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House of Lords

Thursday, 22 November 2007.

The House met at eleven o'clock: the LORD SPEAKER on the Woolsack.

Prayers—Read by the Lord Bishop of Newcastle.

Message from the Queen

Earl Peel: My Lords, I have the honour to present to your Lordships a message from Her Majesty the Queen, signed by her own hand. The message is as follows:

EU: Reform Treaty

11.06 am

Lord Blackwell asked Her Majesty’s Government:

The Lord President of the Council (Baroness Ashton of Upholland): My Lords, rather than considering comparisons with a treaty that never came into force, the European Union Select Committee of your Lordships’ House has proposed to conduct its assessment of the impact of the reform treaty on the basis of the changes that it makes to the treaties that are currently in force. That is a sensible approach, which the Government support. We will provide the committee with a comparison of the reform treaty with the existing treaties.

Lord Blackwell: My Lords, I thank the Minister for her response, although I am disappointed that it did not better address my Question. Has she seen, and does she agree with, the report of the scrutiny committee in another place, which suggests that only one article of the previous constitutional treaty is not reflected in the new treaty and that only one article has been added to the new treaty?

Baroness Ashton of Upholland: My Lords, I have seen and read the report from another place. I refer the noble Lord—as I always do—to paragraph 76 of that estimable report, which is an interesting part of the analysis of the UK Government’s position. However, I understand that the Government have not yet formally responded to the report. The noble Lord will know that the important aspect of our deliberations on the new treaty is to understand the changes to our current treaty obligations that will be in the new treaty. That is the right way to continue.



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Lord Tomlinson: My Lords, is not the important thing about the proposed reform treaty that every single position regarded as imperative by the British Government and by the overwhelming majority of Members of Parliament has been secured? That being the case, what we need to do now is to get on with ratification. That process will show that there is no need for further nonsense talk about referendums.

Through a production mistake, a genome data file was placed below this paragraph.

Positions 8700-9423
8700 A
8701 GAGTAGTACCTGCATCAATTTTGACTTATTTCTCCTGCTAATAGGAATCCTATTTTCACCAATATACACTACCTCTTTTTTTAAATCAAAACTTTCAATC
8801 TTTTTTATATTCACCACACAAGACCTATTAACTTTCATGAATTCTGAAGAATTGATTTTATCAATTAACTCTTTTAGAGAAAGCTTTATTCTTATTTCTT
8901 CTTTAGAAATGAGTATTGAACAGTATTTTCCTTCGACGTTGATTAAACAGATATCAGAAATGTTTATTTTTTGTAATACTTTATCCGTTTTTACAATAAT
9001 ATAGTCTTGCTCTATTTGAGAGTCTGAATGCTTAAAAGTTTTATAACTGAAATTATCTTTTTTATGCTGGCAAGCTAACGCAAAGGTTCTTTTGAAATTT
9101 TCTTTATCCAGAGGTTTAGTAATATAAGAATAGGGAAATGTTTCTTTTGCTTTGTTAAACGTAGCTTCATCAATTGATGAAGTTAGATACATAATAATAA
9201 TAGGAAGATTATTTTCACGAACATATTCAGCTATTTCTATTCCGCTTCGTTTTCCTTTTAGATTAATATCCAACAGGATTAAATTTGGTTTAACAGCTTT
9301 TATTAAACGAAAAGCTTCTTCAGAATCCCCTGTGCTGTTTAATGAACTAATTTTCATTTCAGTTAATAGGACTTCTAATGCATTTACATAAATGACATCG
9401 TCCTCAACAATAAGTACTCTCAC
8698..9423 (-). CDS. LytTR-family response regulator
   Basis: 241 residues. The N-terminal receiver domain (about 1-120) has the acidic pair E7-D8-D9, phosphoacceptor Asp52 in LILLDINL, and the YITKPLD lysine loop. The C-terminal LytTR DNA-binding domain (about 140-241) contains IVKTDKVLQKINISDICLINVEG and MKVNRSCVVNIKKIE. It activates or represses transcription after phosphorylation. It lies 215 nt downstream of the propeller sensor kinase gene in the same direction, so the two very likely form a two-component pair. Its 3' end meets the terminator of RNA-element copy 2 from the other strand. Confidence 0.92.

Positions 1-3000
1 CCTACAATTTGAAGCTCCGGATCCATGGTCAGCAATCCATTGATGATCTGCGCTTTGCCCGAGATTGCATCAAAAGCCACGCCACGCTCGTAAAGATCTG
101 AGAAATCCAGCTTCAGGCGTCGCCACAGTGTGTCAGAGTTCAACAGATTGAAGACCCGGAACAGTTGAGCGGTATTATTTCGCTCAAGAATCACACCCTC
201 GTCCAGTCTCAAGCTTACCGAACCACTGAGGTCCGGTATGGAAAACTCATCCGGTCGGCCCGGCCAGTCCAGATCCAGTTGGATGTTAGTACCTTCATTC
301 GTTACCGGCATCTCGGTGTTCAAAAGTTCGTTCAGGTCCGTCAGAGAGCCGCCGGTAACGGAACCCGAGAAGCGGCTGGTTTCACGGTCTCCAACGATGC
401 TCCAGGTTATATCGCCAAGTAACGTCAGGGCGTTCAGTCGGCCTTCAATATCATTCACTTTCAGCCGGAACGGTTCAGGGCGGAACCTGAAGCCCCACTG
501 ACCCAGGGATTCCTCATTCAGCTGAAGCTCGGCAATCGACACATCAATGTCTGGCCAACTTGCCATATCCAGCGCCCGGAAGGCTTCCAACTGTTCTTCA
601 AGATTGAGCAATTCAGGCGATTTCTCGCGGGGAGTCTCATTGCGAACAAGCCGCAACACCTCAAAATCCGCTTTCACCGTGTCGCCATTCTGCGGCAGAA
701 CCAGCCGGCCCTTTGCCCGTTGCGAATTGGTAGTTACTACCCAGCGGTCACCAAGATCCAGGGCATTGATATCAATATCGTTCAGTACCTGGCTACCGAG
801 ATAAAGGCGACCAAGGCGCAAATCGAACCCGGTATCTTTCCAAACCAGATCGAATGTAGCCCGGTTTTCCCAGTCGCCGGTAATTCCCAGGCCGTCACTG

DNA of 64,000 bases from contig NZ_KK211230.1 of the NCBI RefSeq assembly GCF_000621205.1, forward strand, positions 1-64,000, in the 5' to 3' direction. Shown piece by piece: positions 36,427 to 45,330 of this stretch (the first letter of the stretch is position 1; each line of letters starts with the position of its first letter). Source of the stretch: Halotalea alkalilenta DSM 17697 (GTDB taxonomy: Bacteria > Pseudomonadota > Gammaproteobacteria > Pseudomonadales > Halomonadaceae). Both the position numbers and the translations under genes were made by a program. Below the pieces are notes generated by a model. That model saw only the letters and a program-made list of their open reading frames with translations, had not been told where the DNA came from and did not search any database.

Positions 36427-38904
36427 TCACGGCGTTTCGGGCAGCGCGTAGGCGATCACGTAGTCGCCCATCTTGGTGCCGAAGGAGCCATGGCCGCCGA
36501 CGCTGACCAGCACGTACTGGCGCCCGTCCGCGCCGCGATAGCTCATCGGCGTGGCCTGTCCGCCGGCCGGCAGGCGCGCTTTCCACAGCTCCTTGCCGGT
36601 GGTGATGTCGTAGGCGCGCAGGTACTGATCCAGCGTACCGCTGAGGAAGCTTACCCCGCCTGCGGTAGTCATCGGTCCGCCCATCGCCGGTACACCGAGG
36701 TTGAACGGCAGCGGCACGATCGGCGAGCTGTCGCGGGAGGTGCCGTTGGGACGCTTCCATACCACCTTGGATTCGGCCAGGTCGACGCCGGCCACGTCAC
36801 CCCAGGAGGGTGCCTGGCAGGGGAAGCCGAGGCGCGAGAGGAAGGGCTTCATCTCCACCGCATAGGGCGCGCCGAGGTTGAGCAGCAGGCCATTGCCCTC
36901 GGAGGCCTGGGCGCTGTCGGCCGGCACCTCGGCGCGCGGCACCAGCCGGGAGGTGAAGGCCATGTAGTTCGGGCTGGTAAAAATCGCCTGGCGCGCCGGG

Baroness Ashton of Upholland: My Lords, I agree entirely with my noble friend.

Lord Dykes: My Lords, does the Leader of the House agree that one of the greatest assets in the revised text remains the scrutiny and participation by both the European Parliament and the national parliaments? Is that not particularly suitable for the small number of member states where these procedures are regarded feverishly and, indeed, semi-hysterically?

Baroness Ashton of Upholland: My Lords, I hesitate to describe anything as semi-hysterical. However, it is important to recognise that the considerations by national parliaments, which are very important, as the noble Lord, Lord Dykes, said, are a fundamental part of the process by which we will go forward in the European Union.

Lord Forsyth of Drumlean: My Lords, is the failure on the part of the Minister to answer my noble friend’s Question owing to the fact that it would reveal that the promise in the manifesto to give the people a say on this matter through a referendum is being reneged on? What exactly did the Government mean in the gracious Speech when they talked about making Parliament more accountable, given that they propose to give the powers of this Parliament to a supranational body without the consent of the people and on a whipped vote on their side of the House?